The plaintiff argues that Sergeant Prantle, the United States government employee, has admitted liability for the accident by stating in his deposition that he "must have looked to the left or something" before impacting the plaintiff's vehicle, and that he was "a little bit tired." In addition, the plaintiff claims that by not swerving to avoid the collision the defendant must be found liable as a matter of law. Plaintiff then sets forth a number of cases that stand for the proposition that a rear-end collision into a vehicle that is "lawfully stopped" makes out a prima facie case in favor of the plaintiff on the issue of liability, such that the defendant must come forward with some rebuttal evidence or be declared liable. See Parise v. Meltzer, 204 A.D.2d 295, 611 N.Y.S.2d 291 (2d Dept. 1994). The issue, however, is not whether the plaintiff was rear-ended, but rather, whether she was "lawfully stopped."
The plaintiff was following a car that tried to make a right hand turn into a service station. That first car was forced to stop mid-turn because the lane was occupied by a number of children playing. The defendant's employee, Sergeant Prantle, was following the plaintiff. In her Memorandum of Law, the plaintiff asserts that the her claim that she was lawfully stopped is a fact not in dispute. Yet, in her statement of facts not in dispute, submitted pursuant to Local Rule 7.1(f), the plaintiff claims, inter alia, that it is undisputed that she was driving west on Finney Boulevard, that she was forced to stop abruptly, and that the defendant's vehicle operated by Sergeant Prantle struck her vehicle. On the facts not in dispute in this case, and drawing all inferences in favor of the non-moving party, it is not clear that whether the plaintiff was lawfully stopped is an undisputed fact, much less, that she was lawfully stopped as a matter of law. It is not clear that the plaintiff was not contributorily negligent with respect to the accident. The mere fact that Sergeant Prantle looked to the left is not an admission of liability. See Andre v. Pomeroy, 35 N.Y.2d 361, 368, 362 N.Y.S.2d 131, 136, 320 N.E.2d 853 (1974) ("Moreover, it is not true that always, as a matter of law, an automobile operator's momentary glance away from the road is not the act of a reasonable prudent driver."). In addition, as set forth above, it cannot fairly be said that the issue of whether the plaintiff was lawfully stopped is not in dispute. If the plaintiff was not lawfully stopped, that fact may support a jury determination as to the plaintiff's possible contributory negligence. Finally, the Court notes "that it is very rare indeed that the issue [of liability for negligence] is not one of fact for the jury." Id. The Court finds that this case does not present one of those rare instances.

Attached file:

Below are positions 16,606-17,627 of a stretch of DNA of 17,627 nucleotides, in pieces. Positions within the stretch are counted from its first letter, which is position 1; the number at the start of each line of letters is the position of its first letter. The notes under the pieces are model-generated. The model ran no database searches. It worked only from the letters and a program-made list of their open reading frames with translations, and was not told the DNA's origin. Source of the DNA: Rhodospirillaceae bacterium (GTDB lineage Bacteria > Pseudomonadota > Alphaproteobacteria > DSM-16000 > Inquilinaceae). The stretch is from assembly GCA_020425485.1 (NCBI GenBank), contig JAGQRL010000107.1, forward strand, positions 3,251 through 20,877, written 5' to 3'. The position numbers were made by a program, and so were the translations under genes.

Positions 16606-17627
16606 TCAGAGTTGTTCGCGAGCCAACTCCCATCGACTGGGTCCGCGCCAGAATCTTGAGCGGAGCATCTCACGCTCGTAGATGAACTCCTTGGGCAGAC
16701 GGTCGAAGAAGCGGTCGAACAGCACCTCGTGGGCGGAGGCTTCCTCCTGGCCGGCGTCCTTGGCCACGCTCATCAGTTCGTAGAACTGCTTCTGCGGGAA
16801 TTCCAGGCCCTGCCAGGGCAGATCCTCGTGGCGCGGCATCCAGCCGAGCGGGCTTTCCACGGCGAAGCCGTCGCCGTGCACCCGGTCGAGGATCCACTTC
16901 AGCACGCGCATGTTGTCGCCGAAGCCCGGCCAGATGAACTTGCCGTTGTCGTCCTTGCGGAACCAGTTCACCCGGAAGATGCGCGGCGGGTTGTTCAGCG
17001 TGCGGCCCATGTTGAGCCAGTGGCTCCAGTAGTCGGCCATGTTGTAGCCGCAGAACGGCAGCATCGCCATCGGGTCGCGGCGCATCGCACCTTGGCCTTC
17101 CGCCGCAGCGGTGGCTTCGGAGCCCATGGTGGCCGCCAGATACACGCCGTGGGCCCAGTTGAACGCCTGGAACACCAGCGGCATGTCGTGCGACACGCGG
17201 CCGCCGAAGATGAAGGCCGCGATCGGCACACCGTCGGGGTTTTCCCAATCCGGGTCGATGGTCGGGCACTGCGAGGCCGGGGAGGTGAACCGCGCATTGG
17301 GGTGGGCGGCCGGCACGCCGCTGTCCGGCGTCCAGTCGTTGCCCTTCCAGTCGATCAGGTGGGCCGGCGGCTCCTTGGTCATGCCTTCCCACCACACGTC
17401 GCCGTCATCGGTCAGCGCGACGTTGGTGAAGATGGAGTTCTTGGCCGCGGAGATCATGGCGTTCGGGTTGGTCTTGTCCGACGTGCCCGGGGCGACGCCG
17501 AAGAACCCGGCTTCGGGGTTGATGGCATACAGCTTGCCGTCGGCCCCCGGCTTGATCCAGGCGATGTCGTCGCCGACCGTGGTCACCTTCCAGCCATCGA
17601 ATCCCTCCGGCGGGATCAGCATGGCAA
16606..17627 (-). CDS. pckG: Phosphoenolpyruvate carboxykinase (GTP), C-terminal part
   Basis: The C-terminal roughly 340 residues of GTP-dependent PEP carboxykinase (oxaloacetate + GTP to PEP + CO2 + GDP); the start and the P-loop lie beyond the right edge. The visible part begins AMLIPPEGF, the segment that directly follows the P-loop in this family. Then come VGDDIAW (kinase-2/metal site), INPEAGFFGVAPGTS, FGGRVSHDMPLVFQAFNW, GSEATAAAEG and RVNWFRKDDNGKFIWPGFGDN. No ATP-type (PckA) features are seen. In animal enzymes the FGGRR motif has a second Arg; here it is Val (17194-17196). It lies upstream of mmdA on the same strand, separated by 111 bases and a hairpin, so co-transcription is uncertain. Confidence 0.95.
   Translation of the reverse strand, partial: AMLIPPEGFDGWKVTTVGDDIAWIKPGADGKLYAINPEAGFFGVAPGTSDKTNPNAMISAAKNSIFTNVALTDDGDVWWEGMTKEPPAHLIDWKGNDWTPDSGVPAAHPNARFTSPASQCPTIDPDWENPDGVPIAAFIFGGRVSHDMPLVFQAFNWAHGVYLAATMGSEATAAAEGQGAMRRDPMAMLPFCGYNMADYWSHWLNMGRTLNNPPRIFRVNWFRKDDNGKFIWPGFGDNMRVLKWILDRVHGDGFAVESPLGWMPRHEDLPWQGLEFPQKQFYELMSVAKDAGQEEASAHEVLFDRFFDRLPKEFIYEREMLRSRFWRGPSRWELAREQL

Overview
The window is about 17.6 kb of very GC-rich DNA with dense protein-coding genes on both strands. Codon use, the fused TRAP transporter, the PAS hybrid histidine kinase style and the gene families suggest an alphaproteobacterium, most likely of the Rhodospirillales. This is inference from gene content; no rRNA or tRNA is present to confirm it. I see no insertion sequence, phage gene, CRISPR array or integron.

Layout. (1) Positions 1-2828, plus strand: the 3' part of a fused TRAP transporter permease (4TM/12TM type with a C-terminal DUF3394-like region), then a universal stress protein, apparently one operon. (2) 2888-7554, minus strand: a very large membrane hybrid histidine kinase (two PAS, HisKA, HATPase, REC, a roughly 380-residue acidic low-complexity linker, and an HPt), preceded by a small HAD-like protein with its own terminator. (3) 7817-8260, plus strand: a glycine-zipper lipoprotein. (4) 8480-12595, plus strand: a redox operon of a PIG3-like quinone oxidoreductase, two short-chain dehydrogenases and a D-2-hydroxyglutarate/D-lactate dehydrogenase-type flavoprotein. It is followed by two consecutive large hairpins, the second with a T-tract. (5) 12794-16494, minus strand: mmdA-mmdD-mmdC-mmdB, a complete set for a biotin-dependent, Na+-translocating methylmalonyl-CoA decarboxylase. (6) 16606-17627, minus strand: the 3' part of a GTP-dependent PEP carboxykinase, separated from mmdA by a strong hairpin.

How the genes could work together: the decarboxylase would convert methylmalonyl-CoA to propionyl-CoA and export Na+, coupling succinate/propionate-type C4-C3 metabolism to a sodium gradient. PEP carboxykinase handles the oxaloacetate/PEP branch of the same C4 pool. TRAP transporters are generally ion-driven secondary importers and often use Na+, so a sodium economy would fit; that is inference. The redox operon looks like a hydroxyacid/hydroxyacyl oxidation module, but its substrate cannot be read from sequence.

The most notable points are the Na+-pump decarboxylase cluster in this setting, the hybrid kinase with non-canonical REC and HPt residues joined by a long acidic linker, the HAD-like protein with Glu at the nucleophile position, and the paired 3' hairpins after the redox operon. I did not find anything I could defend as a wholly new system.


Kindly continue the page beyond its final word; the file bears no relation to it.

2. Serious Injury
The plaintiff also claims that she is entitled to a grant of summary judgment on the issue of whether she sustained a serious injury. The plaintiff argues that the testimony of her expert, Dr. Rubinovich, "conclusively" establishes that she has sustained a serious injury within the meaning of § 5102(d) of New York's no-fault insurance law. The plaintiff cites Bates v. Peeples, 171 A.D.2d 635, 566 N.Y.S.2d 659 (2d Dept. 1991), in support of her argument in favor of summary judgment, as a very similar case factually. However, Bates, in fact supports the exact contrary position to that of the plaintiff.
In Bates, the appellate court affirmed a lower court's denial of summary judgment on the issue of whether the plaintiff had suffered a serious injury. On facts similar to this case, the appellate court stated that "the [trial court] properly concluded that there were issues of fact as to whether the plaintiff had suffered a "serious injury" within the meaning of the Insurance Law (Insurance Law § 5102[d]; see, Lopez v. Senatore, 65 N.Y.2d 1017, 494 N.Y.S.2d 101, 484 N.E.2d 130; Petrone v. Thornton, 166 A.D.2d 513, 561 N.Y.S.2d 49; Morsellino v. Frankel, 161 A.D.2d 748, 556 N.Y.S.2d 103; Lazarre v. Kopczynski, 160 A.D.2d 772, 553 N.Y.S.2d 488; Conde v. Eric Serv. Corp., 158 A.D.2d 651, 552 N.Y.S.2d 121; Healea v. Andriani, 158 A.D.2d 587, 551 N.Y.S.2d 554; Partlow v. Meehan, 155 A.D.2d 647, 548 N.Y.S.2d 239; Robbie v. Ledeoux, 146 A.D.2d 764, 537 N.Y.S.2d 72; Hughes v. Poulin, 144 A.D.2d 846, 534 N.Y.S.2d 734; Swenning v. Wankel, 140 A.D.2d 428, 528 N.Y.S.2d 130)." Bates, 566 N.Y.S.2d at 660. Given Bates, the weight of authority on which it rests, and the factual similarity with the instant case, the Court finds that there is a question of fact as to the existence of a serious injury. Accordingly, the Court denies plaintiff's cross-motion.
In sum, the Court finds that there is a question of fact for the jury as to the issue of liability and the issue of whether the plaintiff has sustained a serious injury within the meaning of New York's no-fault law, and therefore, DENIES defendant's motion to dismiss pursuant to or for summary judgment, and DENIES plaintiff's cross-motion for summary judgment.
IT IS SO ORDERED.
Dated at Binghamton, New York
October , 1995
Thomas J. McAvoy
Chief U.S. District Judge